Antenna choice, Fleet Broadband(FB) and hello ‘phased array’.
To protect the communications budget from rapid product obsolescence, select upgradeable antennae that allow for ready modem swapping for access to more than 100 VSAT service providers. As with unlocked mobile telephones, this then makes it easier to switch service providers should better deals and faster service become available. Antennae that offer Ku-band today and can work with Ka-band in the future, are also a wise investment. Palma-based Jan Holmen represents Maritime Network Systems.
He said, “In the future, many companies will provide Ka-band coverage for areas with high traffic density, and Ku-band for more remote areas and at sea. Antennae with support for both are already available from Sea Tel.”
"A final consideration should revolve around service depots. No matter how good the warranty appears, getting service away from a yacht’s home port can be problematic. MTN’s Technical Services Department has designed three hands-on training courses based on the principles of satellite communications specific to maritime VSAT technology: an Onboard Course (for captains and crew), an Operator’s Course (for VSAT operators) and an Engineer’s Course.
Fleet Broadband (FB)
Marine satellite antenna builder Intellian has introduced three innovative new models for Inmarsat’s FB. Backed by a three-year warranty, each includes a broad range of IP and networking-related features such as IP routing, firewall capability and vessel fleet tracking. Intellian’s high performance FB150 provides global, high quality data and voice services for a myriad of applications in a compact and lightweight above-deck unit.
The FB250 allows commercial vessels to enter the broadband arena at a low initial investment, while the FB500 is Intellian’s fastest solution, for intensive use on hard-working superyachts. All provide simultaneous voice and data services and have compact and reliable hardware; IP connection for email, internet and fax; SMS and LAN interfaces; single and multi-user router features with IP handset interface; and stylish matching domes. It is worth noting that FB offers a limited connectivity (432KBPS shared contention) and a pay per use pricing model (per time or KB usage).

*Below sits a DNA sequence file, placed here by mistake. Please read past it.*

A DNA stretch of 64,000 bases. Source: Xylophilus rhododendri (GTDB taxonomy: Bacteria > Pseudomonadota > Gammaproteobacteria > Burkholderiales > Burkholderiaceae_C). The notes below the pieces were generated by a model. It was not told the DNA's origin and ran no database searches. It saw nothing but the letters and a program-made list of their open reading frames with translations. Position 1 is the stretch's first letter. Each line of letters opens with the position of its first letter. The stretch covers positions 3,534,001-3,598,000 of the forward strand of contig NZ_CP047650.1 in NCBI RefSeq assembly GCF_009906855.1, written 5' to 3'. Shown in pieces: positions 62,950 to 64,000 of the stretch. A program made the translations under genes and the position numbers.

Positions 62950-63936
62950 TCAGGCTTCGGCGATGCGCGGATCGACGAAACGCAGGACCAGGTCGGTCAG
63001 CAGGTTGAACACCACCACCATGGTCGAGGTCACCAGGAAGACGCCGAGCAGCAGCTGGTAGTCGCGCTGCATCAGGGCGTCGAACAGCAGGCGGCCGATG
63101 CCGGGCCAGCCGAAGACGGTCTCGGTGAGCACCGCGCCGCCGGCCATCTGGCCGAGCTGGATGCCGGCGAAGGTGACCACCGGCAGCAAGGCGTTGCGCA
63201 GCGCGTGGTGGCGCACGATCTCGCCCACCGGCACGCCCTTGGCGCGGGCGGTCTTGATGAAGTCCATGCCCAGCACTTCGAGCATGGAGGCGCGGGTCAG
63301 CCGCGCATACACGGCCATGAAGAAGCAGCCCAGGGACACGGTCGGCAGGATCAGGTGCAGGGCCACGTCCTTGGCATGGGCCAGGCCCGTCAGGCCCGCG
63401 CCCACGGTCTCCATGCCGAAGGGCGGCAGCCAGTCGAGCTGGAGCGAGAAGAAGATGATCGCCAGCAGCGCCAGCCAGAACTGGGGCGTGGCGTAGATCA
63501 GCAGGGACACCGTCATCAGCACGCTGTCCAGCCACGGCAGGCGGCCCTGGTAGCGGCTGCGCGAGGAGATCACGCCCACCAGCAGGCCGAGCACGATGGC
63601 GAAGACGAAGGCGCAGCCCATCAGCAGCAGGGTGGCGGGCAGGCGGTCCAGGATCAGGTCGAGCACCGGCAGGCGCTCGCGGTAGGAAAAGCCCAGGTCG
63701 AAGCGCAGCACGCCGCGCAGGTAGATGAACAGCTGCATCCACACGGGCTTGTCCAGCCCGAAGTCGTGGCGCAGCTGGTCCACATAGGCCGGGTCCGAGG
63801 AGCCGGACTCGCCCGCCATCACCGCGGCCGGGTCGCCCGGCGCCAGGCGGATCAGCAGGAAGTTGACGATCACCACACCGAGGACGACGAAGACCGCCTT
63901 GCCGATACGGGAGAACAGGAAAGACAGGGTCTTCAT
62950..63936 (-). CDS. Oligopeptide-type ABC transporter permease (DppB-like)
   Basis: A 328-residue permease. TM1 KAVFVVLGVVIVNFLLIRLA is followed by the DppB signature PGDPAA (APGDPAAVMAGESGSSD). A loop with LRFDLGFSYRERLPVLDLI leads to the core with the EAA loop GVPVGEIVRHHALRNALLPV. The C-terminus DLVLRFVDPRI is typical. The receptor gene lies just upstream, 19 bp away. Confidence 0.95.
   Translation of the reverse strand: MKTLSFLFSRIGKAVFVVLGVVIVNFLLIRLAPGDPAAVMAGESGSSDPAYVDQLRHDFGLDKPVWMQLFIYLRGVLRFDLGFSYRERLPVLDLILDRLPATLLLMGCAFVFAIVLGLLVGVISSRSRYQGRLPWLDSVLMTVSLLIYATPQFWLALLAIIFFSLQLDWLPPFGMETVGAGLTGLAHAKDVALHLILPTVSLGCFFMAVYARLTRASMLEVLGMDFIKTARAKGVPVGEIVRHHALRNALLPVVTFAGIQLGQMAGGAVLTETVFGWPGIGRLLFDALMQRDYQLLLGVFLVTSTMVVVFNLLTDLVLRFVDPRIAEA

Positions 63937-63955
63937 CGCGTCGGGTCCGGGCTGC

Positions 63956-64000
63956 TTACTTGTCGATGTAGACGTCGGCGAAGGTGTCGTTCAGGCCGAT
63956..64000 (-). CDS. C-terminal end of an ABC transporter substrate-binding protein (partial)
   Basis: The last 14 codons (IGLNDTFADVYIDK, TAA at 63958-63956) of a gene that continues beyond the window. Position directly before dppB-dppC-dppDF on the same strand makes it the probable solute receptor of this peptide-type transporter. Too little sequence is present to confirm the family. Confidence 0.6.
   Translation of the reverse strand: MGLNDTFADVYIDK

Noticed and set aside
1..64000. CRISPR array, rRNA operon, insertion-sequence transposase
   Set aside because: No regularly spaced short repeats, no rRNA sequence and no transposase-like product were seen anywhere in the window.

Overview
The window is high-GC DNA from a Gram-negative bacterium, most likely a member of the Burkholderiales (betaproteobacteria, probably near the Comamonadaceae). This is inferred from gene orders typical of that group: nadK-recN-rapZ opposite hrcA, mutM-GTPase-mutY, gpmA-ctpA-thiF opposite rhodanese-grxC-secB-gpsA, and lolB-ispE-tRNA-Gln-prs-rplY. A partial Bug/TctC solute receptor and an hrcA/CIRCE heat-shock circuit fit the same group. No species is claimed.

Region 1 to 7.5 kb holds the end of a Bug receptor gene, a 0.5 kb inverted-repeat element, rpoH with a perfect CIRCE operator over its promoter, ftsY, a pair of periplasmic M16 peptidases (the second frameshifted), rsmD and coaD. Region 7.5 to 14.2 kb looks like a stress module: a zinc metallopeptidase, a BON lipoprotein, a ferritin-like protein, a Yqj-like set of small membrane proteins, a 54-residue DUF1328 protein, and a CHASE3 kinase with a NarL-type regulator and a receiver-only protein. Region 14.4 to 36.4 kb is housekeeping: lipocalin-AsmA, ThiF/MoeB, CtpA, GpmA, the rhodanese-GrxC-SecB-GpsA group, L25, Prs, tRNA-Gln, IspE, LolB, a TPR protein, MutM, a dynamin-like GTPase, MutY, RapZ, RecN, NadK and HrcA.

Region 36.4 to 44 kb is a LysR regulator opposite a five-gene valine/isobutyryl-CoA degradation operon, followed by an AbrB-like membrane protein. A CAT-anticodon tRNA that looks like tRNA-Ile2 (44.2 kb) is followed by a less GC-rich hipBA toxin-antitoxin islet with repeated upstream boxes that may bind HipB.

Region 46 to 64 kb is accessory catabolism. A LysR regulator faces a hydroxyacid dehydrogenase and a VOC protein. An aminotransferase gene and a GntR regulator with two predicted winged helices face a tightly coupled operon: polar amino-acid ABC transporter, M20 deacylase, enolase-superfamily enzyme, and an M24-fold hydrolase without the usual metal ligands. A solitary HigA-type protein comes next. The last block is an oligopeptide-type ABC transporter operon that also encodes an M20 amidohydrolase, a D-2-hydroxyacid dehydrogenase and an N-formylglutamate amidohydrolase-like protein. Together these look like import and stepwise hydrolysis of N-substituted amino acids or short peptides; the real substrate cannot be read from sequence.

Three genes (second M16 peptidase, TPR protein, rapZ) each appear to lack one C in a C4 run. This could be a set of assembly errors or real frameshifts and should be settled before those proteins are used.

Goodbye dome, hello ‘phased array’
In time, flat-profile high-gain ‘phased array’ antenna systems will replace the familiar sight of large moving parabolic dish antennae in their domes. Some manufacturers have successfully tested revolutionary new flat antennae, that are just one inch thick, on geostationary satellites. Built using thousands of static, electronically self-steerable semi-conductors, these near-invisible antennae can already be built into aircraft fuselages, news van rooftops or military vehicles, enabling high-speed connectivity without an antenna that points directly at a satellite.
Since 2005, London’s Phasor Solutions has been developing new phased array antenna technology for commercial and defence satellite communications markets. Their patented antennae allow travellers and operators in trains, planes, ships and military vehicles to obtain high bandwidth communications in the world’s most remote locations. At just an inch tall and with no moving parts, the antennae can fit any surface and are considered by the manufacturer to be more reliable than existing systems.